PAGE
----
Quick answer
"Fussiness" is a noun which is often translated as "la meticulosidad", and "fuss" is a noun which is often translated as "el escándalo". Learn more about the difference between "fussiness" and "fuss" below.
fussiness
A noun is a word referring to a person, animal, place, thing, feeling or idea (e.g. man, dog, house).
1. (thoroughness)
a. la meticulosidad
(f) means that a noun is feminine. Spanish nouns have a gender, which is either feminine (like la mujer or la luna) or masculine (like el hombre or el sol).
Thanks to our principal investigator's fussiness, our experiment yielded accurate results.Gracias a la meticulosidad de nuestro investigador principal, nuestro experimento obtuvo resultados precisos.
2. (elaborate detail)
a. lo recargado
Because of the fussiness of the apartment's design, the guests constantly worried about ruining something.Debido a lo recargado del diseño del apartamento, los invitados constantemente temían arruinar algo.
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fuss(
fuhs
)
A noun is a word referring to a person, animal, place, thing, feeling or idea (e.g. man, dog, house).
1. (commotion)
a. el escándalo
(m) means that a noun is masculine. Spanish nouns have a gender, which is either feminine (like la mujer or la luna) or masculine (like el hombre or el sol).
Jimmy kicked up a real fuss and refused to go to bed.Jimmy armó un menudo escándalo y se negó a acostarse.
b. el alboroto
(m) means that a noun is masculine. Spanish nouns have a gender, which is either feminine (like la mujer or la luna) or masculine (like el hombre or el sol).
The secretary always makes a fuss if you mess with her pens.La secretaria siempre hace un alboroto si revuelves sus plumas.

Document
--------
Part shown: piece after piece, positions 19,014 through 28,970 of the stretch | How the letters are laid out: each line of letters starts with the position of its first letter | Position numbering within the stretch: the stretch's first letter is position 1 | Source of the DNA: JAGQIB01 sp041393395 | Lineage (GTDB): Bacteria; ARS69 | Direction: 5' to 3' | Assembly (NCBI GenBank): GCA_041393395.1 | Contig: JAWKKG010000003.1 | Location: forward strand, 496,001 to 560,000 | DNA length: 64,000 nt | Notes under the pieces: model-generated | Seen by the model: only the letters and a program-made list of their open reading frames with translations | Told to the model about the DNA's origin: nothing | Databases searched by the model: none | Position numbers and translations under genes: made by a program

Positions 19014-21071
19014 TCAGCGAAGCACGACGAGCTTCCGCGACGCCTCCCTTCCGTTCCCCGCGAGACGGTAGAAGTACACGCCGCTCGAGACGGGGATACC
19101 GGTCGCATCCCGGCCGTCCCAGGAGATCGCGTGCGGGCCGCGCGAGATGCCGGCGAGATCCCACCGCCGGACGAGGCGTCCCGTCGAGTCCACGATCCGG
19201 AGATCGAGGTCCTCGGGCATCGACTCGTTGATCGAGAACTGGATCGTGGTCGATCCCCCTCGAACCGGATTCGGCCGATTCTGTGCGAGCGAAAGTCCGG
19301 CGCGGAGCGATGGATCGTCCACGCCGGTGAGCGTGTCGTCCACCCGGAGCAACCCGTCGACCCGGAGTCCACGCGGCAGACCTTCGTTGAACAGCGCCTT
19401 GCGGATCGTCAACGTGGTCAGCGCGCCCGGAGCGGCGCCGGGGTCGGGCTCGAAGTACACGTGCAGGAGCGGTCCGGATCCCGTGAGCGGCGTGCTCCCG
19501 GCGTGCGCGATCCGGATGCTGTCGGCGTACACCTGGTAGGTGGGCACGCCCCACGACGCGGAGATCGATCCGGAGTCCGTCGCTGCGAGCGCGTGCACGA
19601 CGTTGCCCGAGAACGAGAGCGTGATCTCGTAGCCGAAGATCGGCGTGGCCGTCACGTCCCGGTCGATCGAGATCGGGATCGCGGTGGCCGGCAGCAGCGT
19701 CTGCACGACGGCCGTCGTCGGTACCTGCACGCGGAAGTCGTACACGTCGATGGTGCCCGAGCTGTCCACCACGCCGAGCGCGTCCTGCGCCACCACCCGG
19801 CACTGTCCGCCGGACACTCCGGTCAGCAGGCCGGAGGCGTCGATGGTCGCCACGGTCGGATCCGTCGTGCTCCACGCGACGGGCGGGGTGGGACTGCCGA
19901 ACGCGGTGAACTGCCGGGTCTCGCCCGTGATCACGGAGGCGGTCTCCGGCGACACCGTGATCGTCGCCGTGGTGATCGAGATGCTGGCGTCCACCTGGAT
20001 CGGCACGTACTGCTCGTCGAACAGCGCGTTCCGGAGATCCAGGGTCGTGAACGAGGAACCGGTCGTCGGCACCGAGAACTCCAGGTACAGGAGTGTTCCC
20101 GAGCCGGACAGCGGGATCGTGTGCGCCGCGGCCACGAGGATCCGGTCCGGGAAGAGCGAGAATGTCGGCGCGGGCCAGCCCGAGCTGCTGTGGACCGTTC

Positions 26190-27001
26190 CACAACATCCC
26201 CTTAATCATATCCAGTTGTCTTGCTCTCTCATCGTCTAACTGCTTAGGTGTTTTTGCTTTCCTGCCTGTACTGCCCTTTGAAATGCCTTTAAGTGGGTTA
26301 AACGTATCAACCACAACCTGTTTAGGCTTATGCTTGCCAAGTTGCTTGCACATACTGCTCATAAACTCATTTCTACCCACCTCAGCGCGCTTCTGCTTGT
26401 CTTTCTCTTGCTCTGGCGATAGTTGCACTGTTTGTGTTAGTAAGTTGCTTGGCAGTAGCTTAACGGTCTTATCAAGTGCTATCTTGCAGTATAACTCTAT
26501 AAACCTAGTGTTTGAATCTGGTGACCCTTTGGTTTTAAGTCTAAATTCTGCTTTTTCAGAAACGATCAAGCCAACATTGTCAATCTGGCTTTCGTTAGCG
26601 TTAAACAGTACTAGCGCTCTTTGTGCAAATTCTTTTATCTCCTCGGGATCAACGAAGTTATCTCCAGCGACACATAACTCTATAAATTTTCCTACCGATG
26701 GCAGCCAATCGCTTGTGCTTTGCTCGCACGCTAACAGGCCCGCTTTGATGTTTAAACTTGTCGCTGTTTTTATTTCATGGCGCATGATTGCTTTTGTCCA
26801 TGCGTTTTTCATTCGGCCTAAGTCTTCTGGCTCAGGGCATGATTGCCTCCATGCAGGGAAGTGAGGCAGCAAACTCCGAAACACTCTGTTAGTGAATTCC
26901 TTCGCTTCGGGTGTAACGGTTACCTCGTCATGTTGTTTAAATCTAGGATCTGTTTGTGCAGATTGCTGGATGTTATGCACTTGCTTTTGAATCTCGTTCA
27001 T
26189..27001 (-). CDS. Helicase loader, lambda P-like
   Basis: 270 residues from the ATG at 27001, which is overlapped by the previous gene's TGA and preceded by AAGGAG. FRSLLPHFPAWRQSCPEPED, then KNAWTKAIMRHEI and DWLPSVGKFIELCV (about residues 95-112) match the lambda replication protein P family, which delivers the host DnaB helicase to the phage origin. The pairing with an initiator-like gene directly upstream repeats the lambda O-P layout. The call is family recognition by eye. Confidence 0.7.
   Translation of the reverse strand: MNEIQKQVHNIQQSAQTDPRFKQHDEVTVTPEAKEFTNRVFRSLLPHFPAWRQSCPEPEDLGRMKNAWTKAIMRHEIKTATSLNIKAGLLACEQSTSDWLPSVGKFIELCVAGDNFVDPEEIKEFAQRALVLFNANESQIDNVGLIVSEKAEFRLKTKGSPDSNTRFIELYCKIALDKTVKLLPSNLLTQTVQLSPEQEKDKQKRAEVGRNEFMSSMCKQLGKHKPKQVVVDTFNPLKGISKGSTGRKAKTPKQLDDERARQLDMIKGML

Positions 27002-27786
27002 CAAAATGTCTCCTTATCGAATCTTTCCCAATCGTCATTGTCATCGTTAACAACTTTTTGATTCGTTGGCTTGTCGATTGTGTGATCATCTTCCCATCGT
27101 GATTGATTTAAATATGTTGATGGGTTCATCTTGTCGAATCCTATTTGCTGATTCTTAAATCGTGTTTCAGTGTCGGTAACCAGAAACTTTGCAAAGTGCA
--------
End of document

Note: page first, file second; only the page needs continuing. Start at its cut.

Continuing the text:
c. el número
(m) means that a noun is masculine. Spanish nouns have a gender, which is either feminine (like la mujer or la luna) or masculine (like el hombre or el sol).
A word or phrase that is commonly used in conversational speech (e.g. skinny, grandma).
(colloquial)
What a fuss your friend kicked up when you wouldn't lend him money!¡Vaya número montó tu amigo cuando no le quisiste prestar dinero!
d. el lío
(m) means that a noun is masculine. Spanish nouns have a gender, which is either feminine (like la mujer or la luna) or masculine (like el hombre or el sol).
Rebecca knew if she made a fuss, the manager would give her her money back.Rebecca sabía que si armaba un lío, el gerente le devolvería su dinero.
2. (excessive affection)
a. mimar
Carlos has no interest in people making a fuss over him on his birthday.A Carlos no le interesa que lo mimen el día de su cumpleaños.
b. consentir
Stefanie couldn't get any rest with relatives coming over and making a fuss over the baby.Stefanie no lograba descansar por los familiares que iban a consentir a la bebé.
An intransitive verb is one that does not require a direct object (e.g. The man sneezed.).
3. (to complain)
a. preocuparse
Will's wife is always fussing about how things are put away in the kitchen.La mujer de Will siempre se preocupa por cómo se guardan las cosas en la cocina.
4. (to be restless)
a. estar inquieto
The baby was crying and fussing the entire plane ride.El bebé lloró y estuvo inquieto durante todo el vuelo.
5. (to fiddle with; often used with "with")
a. juguetear
Sara fussing with her earrings makes me nervous.Sara jugueteando con sus aretes me pone nervioso.
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